In the previous post, we went through what is leap and its usecases for it. This post will go through the steps of configuring Nutanix Leap to protect VMs between two Nutanix clusters.
Step (0): Prerequisites
- Configure Data Service IP for all clusters
- Open certain ports in Prism Central and DR – Leap sections
- NGT must be installed
- Check VM OS compatibility
- Create production and test virtual networks at the primary and recovery sites.
Step (1): Enable Leap
Deploy Prism Central if not already deployed one in each site.
wait for Prechecks finishes > Enable
The setup will start and will hot add 4 GB of memory to (small) PC
Step (2) Configure Availability Zone
You don’t need to do the same steps from the remote site (DR Site), AZ will be added automatically in the remote PC.
Step (3): Create Protection Polices
we need to create a Protection Police that contains source and destination AZ, and schedule
Add Entities to be part of this Protection Policy, by selecting categories
This enables automatic protection of VMs that is staged in this category instead of protecting VMs individually.
Step (4): Protect VMs
Step (5): Create a Recovery plan at the primary site
To orchestrate the failover (disaster recovery) we need to create Recovery Plan.
Give your Recovery Plan a Name and Description
The next page is Power-on Sequence where we need to + Add Entities in different stages and specify an order list of stages and add VMs to those stages,
Select the VM’s that will be on the first stage and click Add
After adding VMs in Stage-1 we go back to Power-On Sequence page, add new Stage
Select the VM’s that will be on the first stage and click Add.
Now we have two Stages, now we can add a delay between two stages, by clicking the + Add Delay
Next page is network mapping
If NGT is installed we can add IP address mapping (Leap will go ahead and change IP for each VM depending on network its connected)
VM failover (Planned and Un-Planned Failover)
Available action for a Recovery Plan
|Validate||Validates the recovery plan to ensure that the VMs in the recovery plan have a valid configuration and can be recovered.|
|Test||Tests the recovery plan.|
|Clean-up test VMs||Cleans up the VMs failed over as a result of testing recovery plan.|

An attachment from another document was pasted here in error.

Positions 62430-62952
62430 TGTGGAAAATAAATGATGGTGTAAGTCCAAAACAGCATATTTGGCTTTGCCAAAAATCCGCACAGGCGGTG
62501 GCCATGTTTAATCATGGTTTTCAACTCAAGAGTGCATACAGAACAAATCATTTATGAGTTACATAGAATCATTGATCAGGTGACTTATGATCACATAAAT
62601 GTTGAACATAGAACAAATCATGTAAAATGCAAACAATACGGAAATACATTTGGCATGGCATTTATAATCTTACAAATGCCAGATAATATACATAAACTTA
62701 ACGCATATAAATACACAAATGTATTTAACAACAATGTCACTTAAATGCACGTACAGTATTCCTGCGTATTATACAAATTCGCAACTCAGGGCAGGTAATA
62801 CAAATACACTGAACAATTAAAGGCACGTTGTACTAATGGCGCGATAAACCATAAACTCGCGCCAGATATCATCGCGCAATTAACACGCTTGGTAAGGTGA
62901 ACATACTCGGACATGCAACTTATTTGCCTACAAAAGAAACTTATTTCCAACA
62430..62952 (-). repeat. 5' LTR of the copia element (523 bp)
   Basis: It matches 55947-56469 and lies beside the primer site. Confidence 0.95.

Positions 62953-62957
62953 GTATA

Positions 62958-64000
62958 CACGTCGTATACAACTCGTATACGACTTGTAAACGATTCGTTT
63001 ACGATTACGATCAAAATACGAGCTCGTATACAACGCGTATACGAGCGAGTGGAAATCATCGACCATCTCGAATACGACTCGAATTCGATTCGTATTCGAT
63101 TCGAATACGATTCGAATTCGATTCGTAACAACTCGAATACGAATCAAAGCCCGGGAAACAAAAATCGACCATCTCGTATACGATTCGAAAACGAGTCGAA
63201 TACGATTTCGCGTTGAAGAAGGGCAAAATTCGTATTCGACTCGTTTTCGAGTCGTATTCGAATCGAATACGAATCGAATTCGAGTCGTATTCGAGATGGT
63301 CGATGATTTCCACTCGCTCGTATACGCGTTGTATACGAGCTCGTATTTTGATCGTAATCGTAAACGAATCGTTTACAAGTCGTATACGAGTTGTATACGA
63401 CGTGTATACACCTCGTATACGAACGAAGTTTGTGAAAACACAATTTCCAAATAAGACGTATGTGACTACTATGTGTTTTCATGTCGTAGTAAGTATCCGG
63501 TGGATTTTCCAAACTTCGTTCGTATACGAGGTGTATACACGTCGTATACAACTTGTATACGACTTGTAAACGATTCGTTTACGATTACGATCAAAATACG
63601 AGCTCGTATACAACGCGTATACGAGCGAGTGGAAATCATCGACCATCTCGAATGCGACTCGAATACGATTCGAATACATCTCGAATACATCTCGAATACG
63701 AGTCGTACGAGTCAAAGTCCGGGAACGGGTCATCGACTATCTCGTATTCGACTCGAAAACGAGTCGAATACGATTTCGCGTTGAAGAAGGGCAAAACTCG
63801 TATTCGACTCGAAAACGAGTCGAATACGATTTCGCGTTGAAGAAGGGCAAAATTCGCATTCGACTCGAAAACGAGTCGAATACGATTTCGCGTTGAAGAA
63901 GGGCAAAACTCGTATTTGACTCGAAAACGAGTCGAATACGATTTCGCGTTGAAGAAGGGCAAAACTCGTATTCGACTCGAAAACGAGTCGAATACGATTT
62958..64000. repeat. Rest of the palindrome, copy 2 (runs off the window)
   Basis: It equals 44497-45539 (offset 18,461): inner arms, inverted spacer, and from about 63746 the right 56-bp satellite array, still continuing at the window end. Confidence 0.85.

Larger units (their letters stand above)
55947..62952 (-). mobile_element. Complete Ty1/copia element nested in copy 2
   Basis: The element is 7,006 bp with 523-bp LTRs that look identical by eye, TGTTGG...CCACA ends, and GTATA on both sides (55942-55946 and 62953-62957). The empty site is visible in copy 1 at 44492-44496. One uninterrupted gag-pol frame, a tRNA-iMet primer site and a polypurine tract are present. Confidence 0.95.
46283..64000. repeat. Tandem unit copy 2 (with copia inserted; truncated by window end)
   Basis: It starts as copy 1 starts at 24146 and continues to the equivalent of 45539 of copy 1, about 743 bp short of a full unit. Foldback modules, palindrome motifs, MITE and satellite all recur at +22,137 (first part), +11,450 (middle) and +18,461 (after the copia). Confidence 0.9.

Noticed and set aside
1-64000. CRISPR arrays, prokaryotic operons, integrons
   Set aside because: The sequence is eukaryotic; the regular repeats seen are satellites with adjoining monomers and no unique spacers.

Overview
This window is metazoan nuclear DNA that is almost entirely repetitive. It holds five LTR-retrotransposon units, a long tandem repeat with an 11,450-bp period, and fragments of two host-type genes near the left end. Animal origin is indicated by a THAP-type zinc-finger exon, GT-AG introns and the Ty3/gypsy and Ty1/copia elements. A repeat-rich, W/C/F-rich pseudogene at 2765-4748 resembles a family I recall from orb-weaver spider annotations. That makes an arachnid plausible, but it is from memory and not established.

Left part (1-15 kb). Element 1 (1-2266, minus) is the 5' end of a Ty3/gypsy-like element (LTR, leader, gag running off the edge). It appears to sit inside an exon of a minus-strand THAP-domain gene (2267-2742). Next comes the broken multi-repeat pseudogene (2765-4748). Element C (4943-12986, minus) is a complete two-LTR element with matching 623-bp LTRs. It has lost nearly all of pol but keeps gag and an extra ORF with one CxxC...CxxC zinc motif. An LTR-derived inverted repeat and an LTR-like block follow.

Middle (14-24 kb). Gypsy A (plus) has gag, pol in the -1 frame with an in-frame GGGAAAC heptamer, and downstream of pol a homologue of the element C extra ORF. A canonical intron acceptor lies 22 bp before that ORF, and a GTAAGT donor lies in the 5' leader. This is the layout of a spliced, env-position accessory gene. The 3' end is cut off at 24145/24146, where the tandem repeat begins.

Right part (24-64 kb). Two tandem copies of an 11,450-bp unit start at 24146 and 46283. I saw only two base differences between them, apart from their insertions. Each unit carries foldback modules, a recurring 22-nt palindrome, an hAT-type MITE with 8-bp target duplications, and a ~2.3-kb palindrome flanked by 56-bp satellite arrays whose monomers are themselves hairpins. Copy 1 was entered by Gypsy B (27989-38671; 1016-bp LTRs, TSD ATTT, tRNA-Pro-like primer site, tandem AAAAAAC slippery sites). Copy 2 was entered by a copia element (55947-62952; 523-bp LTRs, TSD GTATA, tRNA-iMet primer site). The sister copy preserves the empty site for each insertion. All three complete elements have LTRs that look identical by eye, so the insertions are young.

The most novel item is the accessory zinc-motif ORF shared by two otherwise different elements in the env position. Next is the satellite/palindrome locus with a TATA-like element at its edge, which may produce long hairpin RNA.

|Update||Updates the recovery plan.|
|Failover||Performs a failover.|
|Delete||Deletes the recovery plan.|
Test failover: To ensure that the protected guest VMs failover efficiently to the recovery site, you perform a test failover. When you perform a test failover, the guest VMs recover in the virtual network designated for testing purposes at the recovery site. However, the guest VMs at the primary site are not affected. Test failovers rely on the presence of VM recovery points at the recovery sites.
Planned failover: To ensure VM availability when you foresee service disruption at the primary site, you perform a planned failover to the recovery site. For a planned failover to succeed, the guest VMs must be available at the primary site. When you perform a planned failover, the recovery plan first creates a recovery point of the protected guest VM, replicates the recovery point to the recovery site, and then starts the guest VM at the recovery site. The recovery point used for migration is retained indefinitely. After a planned failover, the guest VMs no longer run at the primary site.
Unplanned failover: To ensure VM availability when a disaster causing service disruption occurs at the primary site, you perform an unplanned failover to the recovery site. In an unplanned failover, you can expect some data loss to occur. The maximum data loss possible is equal to the least RPO you specify in the protection policy, or the data that was generated after the last manual recovery point for a given guest VM. In an unplanned failover, by default, the protected guest VMs recover from the most recent recovery point. However, you can recover from an earlier recovery point by selecting a date and time of the recovery point.
At the recovery site, the guest VMs can recover using the recovery points replicated from the primary site only. The guest VMs cannot recover using the local recovery points. For example, if you perform an unplanned failover from the primary site AZ1 to the recovery site AZ2, the guest VMs recover at AZ2 using the recovery points replicated from AZ1 to AZ2.
Monitoring: Dashboard Widgets
To view these widgets, click the Dashboard tab.
Solutions Architect – Cloud & Infrastructure